Partisan Gerrymandering of Judicial Election Districts Coming to North Carolina?

This can’t be good.

The way Mecklenburg County voters choose judges would change dramatically under a bill that passed the North Carolina Senate Wednesday and appears to be moving quickly through the General Assembly.

The county’s eight Superior Court judges, now elected from three districts, would run in eight under the bill. And the county’s 21 District judges, now elected countywide, also would be elected from those eight districts….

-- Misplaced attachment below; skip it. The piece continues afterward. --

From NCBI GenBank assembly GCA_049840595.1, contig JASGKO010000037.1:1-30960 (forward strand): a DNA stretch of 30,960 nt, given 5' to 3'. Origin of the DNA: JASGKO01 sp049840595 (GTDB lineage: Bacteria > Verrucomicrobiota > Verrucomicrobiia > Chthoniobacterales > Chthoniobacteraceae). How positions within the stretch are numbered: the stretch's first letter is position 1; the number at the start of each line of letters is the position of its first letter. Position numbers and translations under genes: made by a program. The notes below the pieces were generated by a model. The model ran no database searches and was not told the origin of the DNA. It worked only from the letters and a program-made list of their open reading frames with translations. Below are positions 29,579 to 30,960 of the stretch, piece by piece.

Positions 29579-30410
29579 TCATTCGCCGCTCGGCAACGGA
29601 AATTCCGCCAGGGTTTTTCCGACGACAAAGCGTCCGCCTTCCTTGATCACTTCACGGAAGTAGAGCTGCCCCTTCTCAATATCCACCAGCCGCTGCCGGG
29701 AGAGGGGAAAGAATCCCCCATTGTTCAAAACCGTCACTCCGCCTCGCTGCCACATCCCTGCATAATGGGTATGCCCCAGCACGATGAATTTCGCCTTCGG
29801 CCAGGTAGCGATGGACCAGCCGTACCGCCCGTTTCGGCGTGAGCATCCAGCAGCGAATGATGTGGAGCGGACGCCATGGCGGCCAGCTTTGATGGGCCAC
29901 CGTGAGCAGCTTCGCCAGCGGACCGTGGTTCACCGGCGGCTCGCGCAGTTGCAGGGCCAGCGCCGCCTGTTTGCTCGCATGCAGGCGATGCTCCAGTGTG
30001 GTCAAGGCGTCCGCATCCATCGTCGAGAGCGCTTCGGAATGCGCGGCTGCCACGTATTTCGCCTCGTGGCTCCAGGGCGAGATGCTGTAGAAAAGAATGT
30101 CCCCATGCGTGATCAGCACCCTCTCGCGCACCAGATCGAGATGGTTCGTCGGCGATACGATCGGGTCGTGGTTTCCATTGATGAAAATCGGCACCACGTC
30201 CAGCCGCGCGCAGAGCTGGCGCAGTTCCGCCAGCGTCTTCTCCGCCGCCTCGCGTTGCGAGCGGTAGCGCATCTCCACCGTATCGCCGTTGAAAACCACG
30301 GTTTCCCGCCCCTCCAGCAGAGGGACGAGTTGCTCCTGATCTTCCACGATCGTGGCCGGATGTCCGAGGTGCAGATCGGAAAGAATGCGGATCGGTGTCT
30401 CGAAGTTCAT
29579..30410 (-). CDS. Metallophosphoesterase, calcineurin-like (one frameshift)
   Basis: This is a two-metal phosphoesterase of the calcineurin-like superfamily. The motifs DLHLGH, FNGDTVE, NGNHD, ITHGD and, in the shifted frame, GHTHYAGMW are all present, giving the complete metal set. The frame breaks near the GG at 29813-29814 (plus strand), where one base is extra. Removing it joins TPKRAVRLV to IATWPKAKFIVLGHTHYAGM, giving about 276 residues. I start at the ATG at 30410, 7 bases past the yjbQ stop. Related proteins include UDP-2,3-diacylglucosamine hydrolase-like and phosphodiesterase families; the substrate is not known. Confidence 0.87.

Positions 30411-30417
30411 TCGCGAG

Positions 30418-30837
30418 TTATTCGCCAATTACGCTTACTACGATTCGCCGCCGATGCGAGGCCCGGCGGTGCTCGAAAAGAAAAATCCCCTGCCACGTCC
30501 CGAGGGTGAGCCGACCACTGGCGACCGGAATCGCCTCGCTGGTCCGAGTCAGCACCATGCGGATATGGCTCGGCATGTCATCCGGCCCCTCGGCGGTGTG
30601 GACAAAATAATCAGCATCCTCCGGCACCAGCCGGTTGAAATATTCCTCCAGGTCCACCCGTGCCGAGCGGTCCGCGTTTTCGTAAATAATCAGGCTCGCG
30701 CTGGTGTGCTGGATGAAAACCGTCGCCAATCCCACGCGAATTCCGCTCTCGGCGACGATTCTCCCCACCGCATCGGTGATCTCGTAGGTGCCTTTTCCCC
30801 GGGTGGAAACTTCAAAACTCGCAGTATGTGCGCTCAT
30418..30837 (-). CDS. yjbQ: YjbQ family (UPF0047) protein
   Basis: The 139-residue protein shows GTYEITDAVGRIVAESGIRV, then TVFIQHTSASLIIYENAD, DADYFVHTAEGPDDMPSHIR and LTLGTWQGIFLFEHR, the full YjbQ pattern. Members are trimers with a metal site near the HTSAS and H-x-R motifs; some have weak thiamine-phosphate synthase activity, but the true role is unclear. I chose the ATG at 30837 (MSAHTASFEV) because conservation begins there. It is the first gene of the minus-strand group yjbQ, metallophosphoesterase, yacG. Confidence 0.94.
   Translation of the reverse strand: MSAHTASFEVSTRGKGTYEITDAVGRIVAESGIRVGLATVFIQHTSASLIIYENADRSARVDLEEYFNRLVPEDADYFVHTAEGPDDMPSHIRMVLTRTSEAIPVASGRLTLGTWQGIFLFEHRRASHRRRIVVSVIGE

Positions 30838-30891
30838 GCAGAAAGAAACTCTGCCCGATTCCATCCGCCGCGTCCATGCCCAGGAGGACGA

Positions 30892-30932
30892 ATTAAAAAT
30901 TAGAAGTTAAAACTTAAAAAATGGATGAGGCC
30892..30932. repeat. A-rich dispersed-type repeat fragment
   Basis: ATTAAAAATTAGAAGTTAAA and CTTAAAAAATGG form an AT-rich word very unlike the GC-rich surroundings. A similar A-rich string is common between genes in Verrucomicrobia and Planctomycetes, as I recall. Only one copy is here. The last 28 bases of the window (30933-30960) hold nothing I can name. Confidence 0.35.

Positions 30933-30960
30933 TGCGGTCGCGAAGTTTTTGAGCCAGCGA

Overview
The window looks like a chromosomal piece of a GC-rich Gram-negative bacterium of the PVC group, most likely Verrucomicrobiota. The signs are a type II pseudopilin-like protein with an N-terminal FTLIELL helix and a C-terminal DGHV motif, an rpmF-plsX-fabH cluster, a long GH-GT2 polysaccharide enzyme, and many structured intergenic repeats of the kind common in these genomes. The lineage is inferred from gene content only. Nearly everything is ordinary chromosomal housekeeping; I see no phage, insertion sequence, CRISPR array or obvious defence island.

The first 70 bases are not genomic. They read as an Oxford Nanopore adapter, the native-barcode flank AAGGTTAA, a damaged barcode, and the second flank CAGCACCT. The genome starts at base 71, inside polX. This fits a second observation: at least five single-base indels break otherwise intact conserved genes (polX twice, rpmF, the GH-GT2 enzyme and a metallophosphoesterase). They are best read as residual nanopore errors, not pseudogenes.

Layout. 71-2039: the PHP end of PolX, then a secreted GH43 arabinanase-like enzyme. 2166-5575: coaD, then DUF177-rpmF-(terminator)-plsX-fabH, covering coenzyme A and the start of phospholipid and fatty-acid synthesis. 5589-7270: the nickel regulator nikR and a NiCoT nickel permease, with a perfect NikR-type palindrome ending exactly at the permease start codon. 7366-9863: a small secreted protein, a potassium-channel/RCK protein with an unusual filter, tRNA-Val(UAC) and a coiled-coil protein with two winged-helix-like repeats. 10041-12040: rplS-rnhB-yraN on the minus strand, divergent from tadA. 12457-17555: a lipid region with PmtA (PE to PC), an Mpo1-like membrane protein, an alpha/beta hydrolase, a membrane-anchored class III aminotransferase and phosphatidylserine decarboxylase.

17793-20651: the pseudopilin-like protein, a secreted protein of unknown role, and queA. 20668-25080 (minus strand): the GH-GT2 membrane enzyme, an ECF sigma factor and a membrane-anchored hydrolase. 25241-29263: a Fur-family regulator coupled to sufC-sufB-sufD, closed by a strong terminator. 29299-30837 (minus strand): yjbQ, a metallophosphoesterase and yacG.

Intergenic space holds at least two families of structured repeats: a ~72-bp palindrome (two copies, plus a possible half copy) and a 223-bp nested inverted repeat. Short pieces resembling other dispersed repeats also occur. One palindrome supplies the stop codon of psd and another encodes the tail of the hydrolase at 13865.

The legislation is the latest in a string of actual and proposed changes to state courts by the Republican-controlled General Assembly.

Lawmakers have shrunk the state court of appeals, put party labels on judicial races, eliminated public financing for court elections and done away with this year’s judicial primaries. They’ve also talked about appointing rather than electing judges, redrawing districts across the state and shrinking judicial terms — now as long as eight years — to two.

One national analyst said nowhere in America were so many changes coming to courts in such a relatively short time.

Bishop and Tarte point to the disparity in size of Superior Court districts.

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